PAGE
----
The story of these gigantic works of art and how they got from Victorian England to late 20th-century Pittsburgh begins in Torquay, a prosperous seaside resort town in Devonshire, England. It was there in the late 1880s that the church of St. John, an elaborate Gothic Revival building by the famous architect George Edwin Street, was finally approaching completion. It had been commissioned as far back as 1861, but plans were still being revised 20 years later, and the actual construction was not completed until 1885. That year the architect’s son, A. E. Street, added the church’s tower, which the great architectural historian Nikolaus Pevsner has described as “fatally ugly” and “a great pity considering the view of Torquay from the harbour.”
The involvement of pre-Raphaelite artist Edward Burne-Jones (1833-1898) with the church of St. John had begun when the firm of Morris & Company, architectural decorators, decorated its interior. Morris & Company had been founded in the 1860s under the leadership of William Morris, a protége and former assistant of Street. Burne-Jones met him while both were undergraduates at Oxford and became a lifelong, founding member of the firm. Despite very different personalities both men developed a disgust for the bourgeois professions for which their parents had destined them, along with a love of the art and poetry of the Middle Ages and a burning desire to reform the industrial world by returning to pre-industrial principles of craftsmanship and design. All of the members of this visionary firm found inspiration in medieval art, and illuminated manuscripts in particular. In a series of public and private decorative projects they successfully revolutionized concepts of beauty and style in the latter half of the 19th century. While Street and Morris emphasized medieval art’s rich polychromy and patterned ornament on walls, floors and ceilings, Burne-Jones was drawn to the spiritual intensity and symbolic narratives of the paintings, sculpture and stained glass. He designed the glass for St. John’s east and west windows, the most important in the church. Thus, when the St. John’s parishioners commissioned two huge mural paintings from Burne-Jones for the north and south walls of the chancel in 1887, they were adhering closely to the overall decorative program first sketched out in Street’s designs of the 1860s.
By 1887 Burne-Jones was probably the most admired and respected artist
in England, despite an invalidish, reclusive personality and a reluctance
to exhibit his paintings publicly. The son of a Birmingham shopkeeper,
he had been destined for a career in law, although his deeply religious
sensibility seemed to position him better for the ministry. Ultimately
he carried his sense of spiritual mission into the field of painting, which
he attempted, naively and amateurishly at first, in the 1850s. As his commitment
to art deepened, Burne-Jones bypassed the formal schooling offered by the
Royal Academy, London, and studied instead with the self-taught painter
and poet Dante Gabriel Rossetti, whose medieval interests and literary
imagination appealed directly to his own scholarly tastes. Because of his
association with Rossetti (a founding member of the Pre-Raphaelite Brotherhood)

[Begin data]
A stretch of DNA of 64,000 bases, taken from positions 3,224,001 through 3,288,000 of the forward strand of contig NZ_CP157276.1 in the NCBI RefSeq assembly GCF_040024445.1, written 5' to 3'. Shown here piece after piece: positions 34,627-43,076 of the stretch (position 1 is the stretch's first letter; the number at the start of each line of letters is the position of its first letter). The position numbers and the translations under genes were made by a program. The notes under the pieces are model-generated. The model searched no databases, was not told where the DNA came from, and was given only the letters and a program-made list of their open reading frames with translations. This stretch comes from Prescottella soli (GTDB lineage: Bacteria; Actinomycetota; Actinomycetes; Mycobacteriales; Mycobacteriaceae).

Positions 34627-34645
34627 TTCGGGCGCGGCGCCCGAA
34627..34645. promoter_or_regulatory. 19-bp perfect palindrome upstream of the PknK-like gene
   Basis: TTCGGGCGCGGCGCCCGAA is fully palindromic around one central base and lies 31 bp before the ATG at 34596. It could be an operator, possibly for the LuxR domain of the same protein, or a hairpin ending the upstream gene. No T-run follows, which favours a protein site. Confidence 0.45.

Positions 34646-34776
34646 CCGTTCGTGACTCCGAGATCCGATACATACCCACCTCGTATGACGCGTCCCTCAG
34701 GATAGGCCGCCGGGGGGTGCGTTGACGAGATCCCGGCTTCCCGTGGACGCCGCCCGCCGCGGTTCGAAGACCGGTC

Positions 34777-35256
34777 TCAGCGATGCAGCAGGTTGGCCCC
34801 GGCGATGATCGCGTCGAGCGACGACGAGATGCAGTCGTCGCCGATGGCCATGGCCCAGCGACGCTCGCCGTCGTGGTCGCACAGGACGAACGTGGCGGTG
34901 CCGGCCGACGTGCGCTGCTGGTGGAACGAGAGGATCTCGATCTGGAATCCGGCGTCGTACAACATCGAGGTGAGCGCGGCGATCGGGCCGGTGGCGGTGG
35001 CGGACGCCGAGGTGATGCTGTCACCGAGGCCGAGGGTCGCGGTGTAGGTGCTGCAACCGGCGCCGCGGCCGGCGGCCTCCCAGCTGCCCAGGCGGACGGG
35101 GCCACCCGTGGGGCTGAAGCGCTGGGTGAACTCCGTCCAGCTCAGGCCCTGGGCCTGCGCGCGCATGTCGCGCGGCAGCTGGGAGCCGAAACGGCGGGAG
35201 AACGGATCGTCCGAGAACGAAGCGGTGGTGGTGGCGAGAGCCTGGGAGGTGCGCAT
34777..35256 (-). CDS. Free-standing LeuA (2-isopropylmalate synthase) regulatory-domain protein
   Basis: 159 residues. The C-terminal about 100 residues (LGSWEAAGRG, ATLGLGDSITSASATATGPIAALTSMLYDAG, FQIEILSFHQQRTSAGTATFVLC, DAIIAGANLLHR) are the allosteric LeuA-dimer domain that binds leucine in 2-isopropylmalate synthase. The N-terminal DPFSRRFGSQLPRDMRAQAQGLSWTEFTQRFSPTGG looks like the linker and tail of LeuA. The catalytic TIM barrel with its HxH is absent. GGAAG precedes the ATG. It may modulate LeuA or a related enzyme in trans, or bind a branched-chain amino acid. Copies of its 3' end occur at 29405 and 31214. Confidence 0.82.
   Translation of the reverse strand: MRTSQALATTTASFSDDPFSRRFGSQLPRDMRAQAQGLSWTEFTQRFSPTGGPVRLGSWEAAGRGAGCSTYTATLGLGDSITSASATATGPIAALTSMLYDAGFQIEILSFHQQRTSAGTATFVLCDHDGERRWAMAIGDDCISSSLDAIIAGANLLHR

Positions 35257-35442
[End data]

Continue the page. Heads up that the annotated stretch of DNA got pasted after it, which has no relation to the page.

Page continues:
and his serious study of early Italian art (before Raphael, hence, pre-Raphaelite),
Burne-Jones is usually considered the last great figure in this innovative
group of Victorian painters. He came into his own as a history painter
at the first important showing of his canvases at the Grosvenor Gallery,
London, in 1877. By then he had formulated a distinctive style characterized
by subdued, cool-toned coloring; idealized, elongated figures; and religious
or mythological subject matter. His greatest paintings dating from the
1870s until the end of his career are simultaneously visionary and enthralling.
As he wrote to a friend, “I mean by a picture, a beautiful, romantic dream
of something that never was, never will be, in a light better than any
light that ever shone, in a land no one can define or remember,--only desire.”
(Masters in Art, vol. 2, p. 24) Although he shunned the horrors of industrialization,
mass production, and urban poverty and longed for the tragic heroes and
romantic simplicity of the past, he could be moved by the predicaments
of modern humanity, as we shall see below.
For the church of St. John, Burne-Jones produced the two paintings now known as The Nativity and The King and the Shepherd. He probably began with some small sketches in pastel, made at his home, Rottingdean, in April 1887. The two sketches made for The Nativity indicate that the main motifs of the reclining Virgin and child, the three attending angels, and the landscape background were already fixed in his mind. However, the position of St. Joseph changed from one of anxious attendance on the far right, to a seated, contemplative pose in the center of the composition. This alteration increased his composition’s resemblance to a famous nativity scene on the walls of the Arena Chapel, near Padua, by the Italian painter Giotto (1266-1336), which Burne-Jones would have known and admired. Once the main elements were set in place, Burne-Jones proceeded to a series of individual figure studies, each of which was then traced, squared to be scaled up to life size, and inserted into the overall design. The process, a centuries-old method of preparing monumental paintings, is illustrated with the drawings for the seated St. Joseph. The paintings were executed in Burne-Jones’ studio, probably with some help from a workshop assistant as the artist was burdened during these years with increasingly poor health and other important commissions.